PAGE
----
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Toyah Cordingley’s family reveal why prime suspect never faced trial after Wangetti Beach murder

The family of murdered dog walker Toyah Cordingley have played down hopes the prime suspect in her case will ever face trial – as they claim police have been ‘careless’ with vital evidence.

The 24-year-old pharmacy assistant was found battered and bruised with ‘visible violent injuries’ at Wangetti Beach in far north Queensland on the morning of October 21, 2018.

Her body was discovered naked and partially buried in sand dunes by her father almost 12 hours after she was reported missing.

Rajwinder Singh, who fled on a flight to his native India the same day, is a key person of interest but no arrest warrant or Interpol ‘red alert’ has been issued by Australian police.

Indian police have previously said they would happily search for him – but nobody has officially asked them for help. 

Ms Cordingley’s cousin Rachelle Foss said on Tuesday her family still had no answers and all they had been told was Singh was ‘wanted for questioning’.

‘Even if he is found and a warrant for his arrest is released, the likelihood of getting him extradited to Australia will be a very long and drawn out process,’ she said in a social media post.

Ms Foss then went on to criticise Queensland Police for their handling of the operation.

‘As a family member and knowing the early details on the case the first day, I strongly feel that the police were very careless with some of the evidence,’ she wrote.

The cousin did not explain how she believed police had bungled the investigation.

Ms Foss also took aim at the media – saying crucial evidence was leaked to the media in the first few days which made detectives jobs ‘so much harder than it already was’.

Queensland Police in December 2018 criticised media reports claiming a key suspect in the 24-year-old’s murder had fled Australia in the wake of her death.

In the weeks after her cousin was murdered, Ms Foss had shared a photograph of the young woman surrounded by sunflowers, alongside a post remembering her ‘pure, free spirited and kind’ family member. 

‘I feel so deeply for the families and friends of loved ones that were never found,’ Ms Foss wrote in her latest post.

‘The not knowing, I can’t even imagine. As a family we are so grateful we were able to say goodbye.’

She urged anyone with information on the case to contact Crime Stoppers.

If anyone has information on what happened to Toyah Cordingley police have asked them to call on 131 444.  

A Queensland Police spokesman told Daily Mail Australia the investigation into Ms Cordingley’s death was a ‘complex ongoing matter’.

‘Police continue to appeal for anyone with information regarding her murder, who may have until now, been unwilling to speak,’ the spokesman said.

‘This is a complex ongoing matter in which police are taking an appropriately thorough approach to all aspects of the investigation.’ 

Authorities cannot arrest Singh – who is living as a free man in India – without an official order, the Courier Mail reports.

Queensland Police have refused to disclose the details of the investigation or comment on why a formal manhunt for Singh hasn’t been commenced.

‘This is a complex ongoing matter in which police are taking an appropriately thorough approach to all aspects of the investigation,’ police said in a statement. 

It’s believed Singh nurse quit his full-time nursing job at Innisfail Hospital, abandoned his wife and child and fled to India the day the body was found.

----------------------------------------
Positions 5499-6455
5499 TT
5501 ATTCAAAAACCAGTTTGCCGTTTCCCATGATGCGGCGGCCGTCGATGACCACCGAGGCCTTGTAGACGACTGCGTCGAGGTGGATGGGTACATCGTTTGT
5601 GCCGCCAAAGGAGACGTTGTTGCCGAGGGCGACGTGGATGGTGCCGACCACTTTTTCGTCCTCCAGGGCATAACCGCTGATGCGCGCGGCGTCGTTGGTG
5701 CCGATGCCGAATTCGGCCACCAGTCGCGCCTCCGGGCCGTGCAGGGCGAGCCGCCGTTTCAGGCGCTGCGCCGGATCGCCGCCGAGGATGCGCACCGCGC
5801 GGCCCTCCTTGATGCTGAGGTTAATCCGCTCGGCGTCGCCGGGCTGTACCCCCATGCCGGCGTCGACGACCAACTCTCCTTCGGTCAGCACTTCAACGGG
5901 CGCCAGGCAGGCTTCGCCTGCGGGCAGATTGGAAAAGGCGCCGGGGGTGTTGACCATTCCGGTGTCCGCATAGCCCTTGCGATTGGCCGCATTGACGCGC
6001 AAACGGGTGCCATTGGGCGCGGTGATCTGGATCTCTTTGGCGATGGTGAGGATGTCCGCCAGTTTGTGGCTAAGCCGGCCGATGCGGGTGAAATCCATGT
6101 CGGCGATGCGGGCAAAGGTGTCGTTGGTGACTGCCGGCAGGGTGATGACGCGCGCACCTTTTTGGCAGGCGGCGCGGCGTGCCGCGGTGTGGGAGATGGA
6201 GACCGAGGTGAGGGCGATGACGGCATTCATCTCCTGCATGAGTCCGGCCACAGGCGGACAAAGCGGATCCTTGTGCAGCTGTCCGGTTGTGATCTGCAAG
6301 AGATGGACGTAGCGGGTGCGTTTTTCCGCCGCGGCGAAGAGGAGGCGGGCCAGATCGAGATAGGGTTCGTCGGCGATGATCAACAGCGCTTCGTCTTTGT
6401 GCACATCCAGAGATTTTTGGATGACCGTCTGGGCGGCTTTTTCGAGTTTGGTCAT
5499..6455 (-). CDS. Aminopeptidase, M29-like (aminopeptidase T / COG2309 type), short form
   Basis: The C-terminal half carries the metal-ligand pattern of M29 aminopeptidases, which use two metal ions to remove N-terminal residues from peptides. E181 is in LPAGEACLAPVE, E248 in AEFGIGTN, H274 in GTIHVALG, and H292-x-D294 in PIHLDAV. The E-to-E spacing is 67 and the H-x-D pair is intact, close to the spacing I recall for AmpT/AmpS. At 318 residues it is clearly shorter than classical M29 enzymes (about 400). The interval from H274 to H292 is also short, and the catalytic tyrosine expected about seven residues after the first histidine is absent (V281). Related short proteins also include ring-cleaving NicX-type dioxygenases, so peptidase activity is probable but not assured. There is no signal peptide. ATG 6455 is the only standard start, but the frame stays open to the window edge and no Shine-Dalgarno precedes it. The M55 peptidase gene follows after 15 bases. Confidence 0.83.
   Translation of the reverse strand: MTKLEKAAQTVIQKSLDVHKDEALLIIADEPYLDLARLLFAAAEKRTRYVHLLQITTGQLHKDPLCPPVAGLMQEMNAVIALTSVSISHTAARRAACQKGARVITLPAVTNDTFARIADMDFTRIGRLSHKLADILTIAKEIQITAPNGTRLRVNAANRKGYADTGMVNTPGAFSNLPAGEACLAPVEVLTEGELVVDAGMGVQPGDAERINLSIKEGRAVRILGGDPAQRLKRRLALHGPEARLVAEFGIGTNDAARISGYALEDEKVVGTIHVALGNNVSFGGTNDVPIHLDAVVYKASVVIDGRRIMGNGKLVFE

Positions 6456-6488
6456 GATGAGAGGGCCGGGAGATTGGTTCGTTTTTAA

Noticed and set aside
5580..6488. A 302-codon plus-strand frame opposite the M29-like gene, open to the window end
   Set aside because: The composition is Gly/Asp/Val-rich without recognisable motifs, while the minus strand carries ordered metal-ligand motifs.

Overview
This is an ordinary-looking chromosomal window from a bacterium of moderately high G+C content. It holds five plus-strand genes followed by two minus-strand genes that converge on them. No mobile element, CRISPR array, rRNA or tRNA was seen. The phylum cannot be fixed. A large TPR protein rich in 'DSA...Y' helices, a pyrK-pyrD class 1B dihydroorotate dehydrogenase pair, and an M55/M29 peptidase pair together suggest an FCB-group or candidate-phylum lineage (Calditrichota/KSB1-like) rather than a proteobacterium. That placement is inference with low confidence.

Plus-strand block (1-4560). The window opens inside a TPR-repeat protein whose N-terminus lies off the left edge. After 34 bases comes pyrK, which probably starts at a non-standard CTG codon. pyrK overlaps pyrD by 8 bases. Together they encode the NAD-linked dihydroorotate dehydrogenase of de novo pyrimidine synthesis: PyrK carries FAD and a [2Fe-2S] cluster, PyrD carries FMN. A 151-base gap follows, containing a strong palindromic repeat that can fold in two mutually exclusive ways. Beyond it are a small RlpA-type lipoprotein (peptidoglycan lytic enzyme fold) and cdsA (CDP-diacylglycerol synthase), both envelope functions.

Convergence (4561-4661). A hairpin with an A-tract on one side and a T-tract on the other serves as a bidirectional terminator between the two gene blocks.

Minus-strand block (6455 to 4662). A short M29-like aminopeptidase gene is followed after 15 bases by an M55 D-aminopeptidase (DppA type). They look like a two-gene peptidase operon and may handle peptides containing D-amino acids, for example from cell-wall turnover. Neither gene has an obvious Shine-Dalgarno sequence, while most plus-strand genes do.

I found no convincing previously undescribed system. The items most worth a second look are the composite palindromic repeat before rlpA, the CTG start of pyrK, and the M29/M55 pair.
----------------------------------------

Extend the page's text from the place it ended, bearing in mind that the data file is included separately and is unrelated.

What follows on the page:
Last year a family spokesman said Singh – who worked as a nurse at Innisfail Hospital – could be hiding out in a Sikh temple. 

‘If someone wants to hide, it is easy to hide in India,’ the spokesman said.

‘He could be in any one of thousands of Sikh temples, where he can live under a fake identity and get work, free food and board.’ 

Singh has extended family living in his home town of Amritsan in Punjab state, near the Pakistani border about 450km north of India’s capital New Delhi.

Late last year, Singh’s uncle told 7News Singh had not been in contact with the family there. 

Inspector Harsandeep Singh of Punjab Police said they were here for justice and ready to investigate, but even if they saw Singh, they couldn’t arrest him without any order or request.

‘There is no case against Rajwinder Singh in our police station. He is as clean as you and me. For us right now he is a law-abiding citizen of this country,’ he told the Sunday Mail.

It’s understood to be extremely difficult to extradite fugitives from India.   

Ms Cordingley’s family and friends have vowed never to give up the hunt for justice.

More than 100 people gathered last October to unveil a memorial on the anniversary of her death, not far from the spot where she was killed.

Days later, heartless vandals tore down a banner with Ms Cordingley’s face on it on it. 

They also tossed trinkets left at the site by loved ones in a nearby bin.

Family friend Wayne ‘Prong’ Trimble noticed the banner – which was printed to help catch the killer – was missing. 

He pleaded with the culprits to come forward.

‘Does anybody know the lowlifes who stole Toyah’s banner from near her monument in the last couple of days?’ he asked on Facebook. 

‘That banner was given to Toyah’s family to hang there. We want it back … Just put it back to save your life if it’s worth saving. I’m pi**ed off.’

Steve Parsonage from the Copy Shop Business Centre printed a new banner to take its place.

He also gave one to her devastated parents, Troy and Vanessa Cordingley.

The site also has a memorial stone and an area for visitors to sit on.

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